Staying Financially Safe During Natural Disasters in Hawaii

Posted on Feb 28, 2024

Financial preparedness

Weather and climate disasters are occurring in the United States with greater frequency. In Hawaii, tsunamis, hurricanes, and wildfires are a reality and it’s more important than ever to invest the time and effort to prepare your home, your family and your business against the threat of financial ruin from natural disasters.

Natural disasters on the rise

It’s no idle threat. In 2022, the United States experienced 18 separate weather and climate disasters costing at least $1 billion. This is tied with the number of billion-dollar disaster years (2011 and 2017). Nearly every corner of the continental U.S. was hit, from drought-induced wildfires in Western states, to flooding in California and Louisiana, to a winter storm that disrupted power grids in the Deep South and Texas. 

Preparation is key – including financial readiness

Recognizing that the disaster threat is real, the time is now to take steps to prepare. You likely already have at the ready “disaster kits’’ with food, water, flashlight, battery-powered radio, and other life-sustaining items. But did you ever stop to consider steps to safeguard your financial well-being and assets against a major disruption?

If you didn’t, you’re not alone. A Bankrate survey revealed that four in 10 Americans said they would tap savings, rather than borrow, to cover a $1,000 emergency expense.  And with the government cash lifeline to families that was put in place during the Covid-19 pandemic, the percentage of those with adequate emergency savings likely has fallen.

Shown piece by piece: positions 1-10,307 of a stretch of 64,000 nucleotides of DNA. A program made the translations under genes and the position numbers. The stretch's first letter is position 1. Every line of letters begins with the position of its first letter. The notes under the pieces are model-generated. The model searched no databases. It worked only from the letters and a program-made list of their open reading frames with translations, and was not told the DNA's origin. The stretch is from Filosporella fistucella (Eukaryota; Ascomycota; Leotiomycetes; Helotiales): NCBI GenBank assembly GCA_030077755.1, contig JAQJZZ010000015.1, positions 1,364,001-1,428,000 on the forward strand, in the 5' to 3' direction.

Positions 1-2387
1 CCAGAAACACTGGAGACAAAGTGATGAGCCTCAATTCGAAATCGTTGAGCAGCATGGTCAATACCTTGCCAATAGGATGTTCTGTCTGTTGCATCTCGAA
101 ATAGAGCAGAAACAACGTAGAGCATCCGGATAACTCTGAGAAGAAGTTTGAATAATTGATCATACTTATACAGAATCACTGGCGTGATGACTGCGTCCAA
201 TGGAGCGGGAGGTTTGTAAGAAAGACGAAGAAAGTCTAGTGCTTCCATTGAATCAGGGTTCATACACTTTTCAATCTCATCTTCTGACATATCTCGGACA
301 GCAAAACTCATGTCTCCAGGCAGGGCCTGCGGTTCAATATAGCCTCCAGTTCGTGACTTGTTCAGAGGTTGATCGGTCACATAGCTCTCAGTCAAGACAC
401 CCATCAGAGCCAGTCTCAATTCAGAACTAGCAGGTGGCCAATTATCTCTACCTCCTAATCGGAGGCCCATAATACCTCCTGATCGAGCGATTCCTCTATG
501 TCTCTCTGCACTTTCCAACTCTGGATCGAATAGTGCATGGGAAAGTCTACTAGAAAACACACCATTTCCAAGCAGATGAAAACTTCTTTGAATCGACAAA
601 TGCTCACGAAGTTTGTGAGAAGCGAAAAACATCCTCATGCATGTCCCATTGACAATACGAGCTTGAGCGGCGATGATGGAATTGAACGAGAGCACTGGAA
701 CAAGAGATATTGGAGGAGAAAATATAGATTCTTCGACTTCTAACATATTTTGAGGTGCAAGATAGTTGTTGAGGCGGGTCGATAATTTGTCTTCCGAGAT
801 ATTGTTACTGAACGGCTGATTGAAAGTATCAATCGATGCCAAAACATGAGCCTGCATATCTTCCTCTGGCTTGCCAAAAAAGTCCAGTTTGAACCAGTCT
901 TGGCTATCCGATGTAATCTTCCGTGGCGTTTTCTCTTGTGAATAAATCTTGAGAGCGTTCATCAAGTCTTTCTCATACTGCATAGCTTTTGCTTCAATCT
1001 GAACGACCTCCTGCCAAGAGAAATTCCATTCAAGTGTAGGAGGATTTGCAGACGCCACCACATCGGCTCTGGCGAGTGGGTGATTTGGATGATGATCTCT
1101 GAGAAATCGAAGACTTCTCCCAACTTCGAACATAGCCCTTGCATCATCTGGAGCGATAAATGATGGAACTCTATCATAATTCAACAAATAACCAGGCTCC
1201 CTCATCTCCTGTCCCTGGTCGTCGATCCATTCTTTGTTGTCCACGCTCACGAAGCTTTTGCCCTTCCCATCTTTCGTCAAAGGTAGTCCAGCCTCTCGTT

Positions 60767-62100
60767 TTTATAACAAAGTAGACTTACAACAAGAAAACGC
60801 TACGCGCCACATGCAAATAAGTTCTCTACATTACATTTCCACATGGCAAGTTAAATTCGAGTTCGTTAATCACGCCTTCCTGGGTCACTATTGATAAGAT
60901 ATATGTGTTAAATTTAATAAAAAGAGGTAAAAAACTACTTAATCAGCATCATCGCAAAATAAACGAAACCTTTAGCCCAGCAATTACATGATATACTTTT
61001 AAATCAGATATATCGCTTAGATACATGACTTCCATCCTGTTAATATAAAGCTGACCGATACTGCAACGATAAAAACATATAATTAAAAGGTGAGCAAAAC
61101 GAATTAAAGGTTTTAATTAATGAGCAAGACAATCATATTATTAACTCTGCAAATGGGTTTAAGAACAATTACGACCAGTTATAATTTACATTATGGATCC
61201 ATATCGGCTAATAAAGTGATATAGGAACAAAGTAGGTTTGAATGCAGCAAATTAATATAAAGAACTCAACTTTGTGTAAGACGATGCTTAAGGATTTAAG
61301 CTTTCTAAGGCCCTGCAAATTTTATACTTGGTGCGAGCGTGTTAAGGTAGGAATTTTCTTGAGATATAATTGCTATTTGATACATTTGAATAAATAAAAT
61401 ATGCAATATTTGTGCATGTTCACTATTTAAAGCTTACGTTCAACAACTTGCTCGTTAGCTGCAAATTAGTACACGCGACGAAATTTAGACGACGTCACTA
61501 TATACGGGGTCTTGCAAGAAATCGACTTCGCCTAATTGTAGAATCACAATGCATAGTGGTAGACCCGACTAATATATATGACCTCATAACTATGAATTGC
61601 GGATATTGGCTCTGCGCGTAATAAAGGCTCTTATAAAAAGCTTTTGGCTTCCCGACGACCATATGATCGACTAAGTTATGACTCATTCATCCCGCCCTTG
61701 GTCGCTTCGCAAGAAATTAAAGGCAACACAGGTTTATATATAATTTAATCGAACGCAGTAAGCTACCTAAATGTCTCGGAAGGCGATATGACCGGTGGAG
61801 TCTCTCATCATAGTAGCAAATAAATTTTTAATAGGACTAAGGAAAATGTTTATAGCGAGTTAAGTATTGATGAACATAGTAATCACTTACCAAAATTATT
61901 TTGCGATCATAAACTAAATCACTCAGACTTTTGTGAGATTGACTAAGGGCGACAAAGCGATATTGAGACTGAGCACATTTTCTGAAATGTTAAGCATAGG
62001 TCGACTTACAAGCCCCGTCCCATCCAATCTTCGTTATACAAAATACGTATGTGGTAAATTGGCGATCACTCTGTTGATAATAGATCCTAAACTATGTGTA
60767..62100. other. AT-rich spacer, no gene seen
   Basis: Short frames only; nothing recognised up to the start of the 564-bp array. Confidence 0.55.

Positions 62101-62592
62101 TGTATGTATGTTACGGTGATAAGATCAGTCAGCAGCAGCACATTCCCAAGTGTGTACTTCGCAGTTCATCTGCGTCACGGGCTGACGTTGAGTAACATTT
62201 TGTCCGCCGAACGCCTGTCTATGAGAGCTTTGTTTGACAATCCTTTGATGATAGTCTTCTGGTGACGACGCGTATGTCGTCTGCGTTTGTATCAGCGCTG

The Federal Emergency Management Agency (FEMA) guidelines have assembled helpful tips and suggestions to keep your household and business financially sound against the worst threats that Mother Nature can throw at you.

Prep Step 1:  Ensure your access to funds
  • Inventory your credit and debit cards and, if they aren’t in your wallet, secure those, too, but keep them handy.
  • Review your bank/credit union checking and savings account balances. Be ready to move funds between accounts to be sure you have sufficient funds to tap in an emergency. Check whether your bank has an emergency action plan for depositors, get familiar with it if there is one.
  • Download your bank or credit union’s online app to your smartphone to allow remote access to your accounts in case you’re away from home when disaster strikes.
Prep Step 2:  Keep important documents handy
  • Keep documents, like your driver’s license, Social Security and health-insurance identification cards, passports, property, and casualty insurance papers secure and accessible. Store delicate or irreplaceable papers in a safe-deposit box or water-tight container.
  • Take photos. If you haven’t already, this is an ideal time to use your cellphone to snap file images of some of those documents as a backup. Everything should be uploaded to the cloud so that if disaster strikes, you have this accessible to you.
  • Review your property-casualty insurance coverages. You should ensure you’re adequately covered for disaster damage to your automobile, home or other residential and commercial assets. Most homeowners’ policies offer limited coverage for water damage, so determine what is or isn’t covered in yours. You may need a separate federal flood insurance policy to shield you against losses from floodwaters.
  • If you’re a renter, be sure your lease payments are current. Check your lease for terms or clauses that spell out yours and the landlord’s responsibilities and obligations during a disaster event. And natural disaster or not, it’s smart to carry renters’ insurance too.

Extra Tip: People with disabilities should lean into their support network of family, friends, and caregivers for advance help inventorying, reviewing and safely storing cash, credit/debit cards and vital documents.

Plan for Financial Survival

Taking steps ahead of a natural disaster not only save lives and property, but can forestall financial calamity.

Contact First Hawaiian Bank and let us assist you with new or extra accounts and other disaster preparedness.

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